Updated: Friday, 23 Sep 2011, 3:45 PM MDT
Published : Wednesday, 21 Sep 2011, 5:39 PM MDT
ALBUQUERQUE, N.M. (KRQE) - Some of the former workers at Sandia National Laboratories who developed cancer may finally be compensated.
A federal advisory board decided in August that certain former employees are eligible for the entitlement program.
It applies to certain employees who worked at Sandia Labs from 1949 to 1962.
Provocative ads in local papers are popping up, purchased by an out-of-towner eager to represent former Sandia workers diagnosed with cancer.
Albert Frowiss has been representing hundreds of former Los Alamos Lab workers since 2007 after they were deemed eligible for the program.
The cohort determining who is eligible was established by Congress in 2000 to provide compensation for certain former lab workers who now have cancer.
"The cohort defines a set of parameters, and if you fit within those parameters it puts you on a fast track for an award," says Frowiss.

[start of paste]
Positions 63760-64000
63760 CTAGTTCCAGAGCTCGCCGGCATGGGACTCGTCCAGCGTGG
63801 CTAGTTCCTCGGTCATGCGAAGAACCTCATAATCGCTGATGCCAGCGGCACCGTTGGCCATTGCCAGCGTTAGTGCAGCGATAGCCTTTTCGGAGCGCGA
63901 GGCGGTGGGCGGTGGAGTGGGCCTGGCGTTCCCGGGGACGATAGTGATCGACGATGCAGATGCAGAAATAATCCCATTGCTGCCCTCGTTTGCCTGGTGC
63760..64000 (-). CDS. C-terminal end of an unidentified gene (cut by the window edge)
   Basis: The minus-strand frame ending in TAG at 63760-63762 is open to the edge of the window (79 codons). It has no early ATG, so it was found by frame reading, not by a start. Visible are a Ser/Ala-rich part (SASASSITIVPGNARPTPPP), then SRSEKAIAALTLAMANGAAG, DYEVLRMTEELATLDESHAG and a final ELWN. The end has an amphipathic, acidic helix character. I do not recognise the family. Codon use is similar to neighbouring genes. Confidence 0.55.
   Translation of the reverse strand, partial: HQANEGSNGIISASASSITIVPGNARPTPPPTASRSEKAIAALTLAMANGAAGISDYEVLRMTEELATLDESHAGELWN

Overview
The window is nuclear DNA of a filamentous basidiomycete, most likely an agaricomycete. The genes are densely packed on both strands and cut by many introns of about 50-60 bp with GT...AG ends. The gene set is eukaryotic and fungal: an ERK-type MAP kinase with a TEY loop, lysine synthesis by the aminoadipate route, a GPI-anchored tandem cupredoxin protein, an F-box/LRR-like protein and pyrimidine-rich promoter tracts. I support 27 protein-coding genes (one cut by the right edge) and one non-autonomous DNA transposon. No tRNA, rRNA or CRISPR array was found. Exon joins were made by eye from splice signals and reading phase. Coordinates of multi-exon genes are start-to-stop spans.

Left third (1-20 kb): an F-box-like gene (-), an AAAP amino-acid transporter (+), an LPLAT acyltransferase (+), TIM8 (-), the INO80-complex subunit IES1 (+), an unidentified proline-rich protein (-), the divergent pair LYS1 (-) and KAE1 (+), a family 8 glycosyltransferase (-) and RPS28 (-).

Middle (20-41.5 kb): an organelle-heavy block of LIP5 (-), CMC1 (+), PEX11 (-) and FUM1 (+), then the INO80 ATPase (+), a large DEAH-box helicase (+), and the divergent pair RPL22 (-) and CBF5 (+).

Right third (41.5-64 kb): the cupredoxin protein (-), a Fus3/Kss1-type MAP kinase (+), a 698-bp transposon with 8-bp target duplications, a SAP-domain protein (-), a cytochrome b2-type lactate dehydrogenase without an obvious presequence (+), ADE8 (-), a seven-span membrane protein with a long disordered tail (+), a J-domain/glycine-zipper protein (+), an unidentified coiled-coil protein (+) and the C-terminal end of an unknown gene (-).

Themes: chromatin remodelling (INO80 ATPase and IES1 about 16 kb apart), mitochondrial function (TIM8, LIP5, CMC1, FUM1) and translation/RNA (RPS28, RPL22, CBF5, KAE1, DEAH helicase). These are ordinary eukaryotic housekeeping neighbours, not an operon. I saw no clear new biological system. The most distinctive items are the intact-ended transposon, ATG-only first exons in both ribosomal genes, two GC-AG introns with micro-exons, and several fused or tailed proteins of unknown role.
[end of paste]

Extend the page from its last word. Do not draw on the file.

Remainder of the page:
The award is large: $150,000 to employees or survivors who've had cancer and worked in the specific time frames. Up to $250,000 more depending on how much damage the cancer has done.
"I was OK, but I mean it was a windfall for me to get this extra security," says Shirley Davis of Santa Fe.
Her husband passed away in 1986. She contacted Frowiss five years ago.
"He was there longer than anybody had ever worked that long," she says about her husband who worked at LANL for 40 years and died from liver failure caused by cancer," Davis said.
But the cancer itself wasn't necessarily from radiation exposure.
He did meet the qualifications of having worked there the minimum of 250 days during a specific time period, long before many nuclear facilities had accurate health records.
"They don't have to prove that radiation was the cause of the cancer," says Frowiss
Before September 9th, employees of Sandia Labs needed to prove that if they had cancer, it was from radiation.
Now under the cohort, those same employees have a better chance of being approved for compensation.
"The difference between winning and losing is $150,000," says Frowiss
Over the last 11 years $43 million in federal money has been paid to Sandia Labs employees who have proven that radiation exposure on the job caused their cancer.
If you were a Sandia Labs worker, diagnosed with cancer and who was previously denied a claim before the new cohort, you are still eligible to apply for a new claim.
Additional information is available from the Department of Energy's Occupational Illness Compensation Program website.